March 31, 2004

More on "Belle de Jour" blog potential hoax

"The Book Club Blog" has a great collection of information as to whether the supposed "diary of a london call girl", the Belle de Jour blog, is a hoax.

I remain with the skeptics. "She" recently "said" (my emphasis):

Unfortunately for the conspiracy theorists, there is no conspiracy. I am a young woman, I have sex for money, and I love to read and write. My taste in books shouldn't come as a surprise. After all, this job affords more spare time than most. Think of Occam's razor, the principle of parsimony: what would be simpler - that I am who I say I am, and write about, or that I am a famous author living a double life, unable to tell anyone and having a joke at the expense of my agent, publisher and readers? What does bother me is the presumption that a person's occupation is a reflection of their intelligence or value to society:

Let me reframe:

"... that I am a real well-read call-girl who instantly writes award-winning polished prose, or that I am a not-so-famous author who would like to be more famous, and saw an opportunity to do so by writing a fake blog and feeding on the media appetite for sex and the Internet and blogs and selling papers via titillation and scandal?"

When this question is put forth, there's almost a lawyer-trick of deflecting the suspicion by pounding the table and accusing the skeptic of bigotry: You think prostitutes can't be smart! Sexist! Classist!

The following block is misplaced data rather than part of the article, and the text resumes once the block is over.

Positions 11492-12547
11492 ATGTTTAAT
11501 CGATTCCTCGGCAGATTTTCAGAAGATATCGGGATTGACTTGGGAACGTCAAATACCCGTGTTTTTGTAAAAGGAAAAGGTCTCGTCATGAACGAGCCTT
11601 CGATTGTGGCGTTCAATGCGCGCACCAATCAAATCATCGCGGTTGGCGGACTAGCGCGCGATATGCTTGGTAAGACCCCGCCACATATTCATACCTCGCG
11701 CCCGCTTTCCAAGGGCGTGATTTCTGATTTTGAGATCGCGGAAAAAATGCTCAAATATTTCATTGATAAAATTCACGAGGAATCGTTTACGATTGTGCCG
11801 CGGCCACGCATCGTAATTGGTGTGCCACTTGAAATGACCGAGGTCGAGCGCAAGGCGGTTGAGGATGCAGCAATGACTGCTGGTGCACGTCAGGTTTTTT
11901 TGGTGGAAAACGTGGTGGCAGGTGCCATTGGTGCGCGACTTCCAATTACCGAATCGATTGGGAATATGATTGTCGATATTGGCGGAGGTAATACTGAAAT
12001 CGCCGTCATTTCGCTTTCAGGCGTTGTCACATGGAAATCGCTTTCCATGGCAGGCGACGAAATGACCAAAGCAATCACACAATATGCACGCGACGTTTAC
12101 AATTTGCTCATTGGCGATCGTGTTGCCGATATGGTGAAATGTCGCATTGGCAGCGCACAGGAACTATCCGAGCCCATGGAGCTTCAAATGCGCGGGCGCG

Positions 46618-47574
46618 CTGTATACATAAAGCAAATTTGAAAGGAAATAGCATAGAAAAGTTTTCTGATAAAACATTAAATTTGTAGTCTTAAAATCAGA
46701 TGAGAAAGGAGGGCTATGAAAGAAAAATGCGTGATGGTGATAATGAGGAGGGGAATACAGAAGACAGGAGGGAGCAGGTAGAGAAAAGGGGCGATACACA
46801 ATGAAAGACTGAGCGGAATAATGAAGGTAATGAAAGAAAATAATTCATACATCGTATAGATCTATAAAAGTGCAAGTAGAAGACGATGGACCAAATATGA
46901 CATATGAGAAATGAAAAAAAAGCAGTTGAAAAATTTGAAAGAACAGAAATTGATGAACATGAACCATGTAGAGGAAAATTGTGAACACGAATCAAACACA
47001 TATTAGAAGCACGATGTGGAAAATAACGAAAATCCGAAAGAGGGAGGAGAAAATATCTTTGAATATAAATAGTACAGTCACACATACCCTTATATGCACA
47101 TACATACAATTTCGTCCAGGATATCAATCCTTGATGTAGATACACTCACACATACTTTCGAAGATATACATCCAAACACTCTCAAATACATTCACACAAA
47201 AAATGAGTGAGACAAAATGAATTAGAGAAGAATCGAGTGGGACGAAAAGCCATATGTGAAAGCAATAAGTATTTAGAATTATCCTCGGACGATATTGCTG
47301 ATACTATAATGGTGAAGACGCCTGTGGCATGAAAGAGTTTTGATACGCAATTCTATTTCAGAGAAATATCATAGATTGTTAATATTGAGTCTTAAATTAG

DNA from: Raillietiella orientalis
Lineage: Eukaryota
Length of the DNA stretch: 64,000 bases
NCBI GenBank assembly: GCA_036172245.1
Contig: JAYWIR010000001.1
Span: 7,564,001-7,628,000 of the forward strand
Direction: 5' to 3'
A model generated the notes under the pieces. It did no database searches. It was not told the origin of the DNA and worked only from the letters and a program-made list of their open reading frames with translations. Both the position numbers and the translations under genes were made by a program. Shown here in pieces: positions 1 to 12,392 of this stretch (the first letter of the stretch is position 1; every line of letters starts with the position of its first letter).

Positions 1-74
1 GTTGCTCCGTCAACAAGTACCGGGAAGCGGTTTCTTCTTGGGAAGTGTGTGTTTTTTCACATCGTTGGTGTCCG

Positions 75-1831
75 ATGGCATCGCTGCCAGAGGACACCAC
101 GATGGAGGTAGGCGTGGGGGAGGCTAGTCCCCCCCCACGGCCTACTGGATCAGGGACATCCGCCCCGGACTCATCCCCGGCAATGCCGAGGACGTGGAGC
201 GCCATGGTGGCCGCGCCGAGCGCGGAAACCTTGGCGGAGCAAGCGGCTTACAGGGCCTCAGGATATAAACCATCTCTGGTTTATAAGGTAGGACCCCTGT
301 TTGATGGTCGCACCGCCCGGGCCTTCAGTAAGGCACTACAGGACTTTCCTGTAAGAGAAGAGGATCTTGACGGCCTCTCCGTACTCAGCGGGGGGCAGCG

No. I think writing is hard work for anyone. And that Occam's razor, the principle of parsimony, is that an established writer claiming to be a media-attention-draw is very likely indeed, much more so than such a real person getting awards and book deals. It's just ghost-writing taken one step further, where the writer starts by creating the celebrity in the first place (rather a clever idea, in retrospect).

Given the forthcoming "Belle de Jour" book, I was tempted to suggest turning its Amazon book reviews section into a hoax-information discussion forum. But that's probably playing into the book's buzz-hype. Still, it was an appealing thought.

By Seth Finkelstein | posted in journo | on March 31, 2004 11:59 PM (Infothought permalink)
Seth Finkelstein's Infothought blog (Wikipedia, Google, censorware, and an inside view of net-politics) - Syndicate site (subscribe, RSS)

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Nail hit on head! Like the sound of the amazon idea.

Posted by: Nick at April 3, 2004 04:17 AM

"a real person getting awards and book deals" - no, that kind of thing doesn't happen, does it? It's unlikely that the public's appetite for 'reality' shows could overspill, via blogging, into literature. And unthinkable that a talented writer could be overlooked until some prurient momentary press furore gives them an in to the world of publishing. No, it's much simpler to believe that 'writers' are different to you and me, and that they have time to play fame-seeking games on the net, where only exposure and ignominy inevitably await them.... You are a bit of a chump, aren't you?

Posted by: Paul at June 4, 2004 08:56 PM

Nice try Lisa Hilton

Posted by: Seb at June 30, 2004 05:21 PM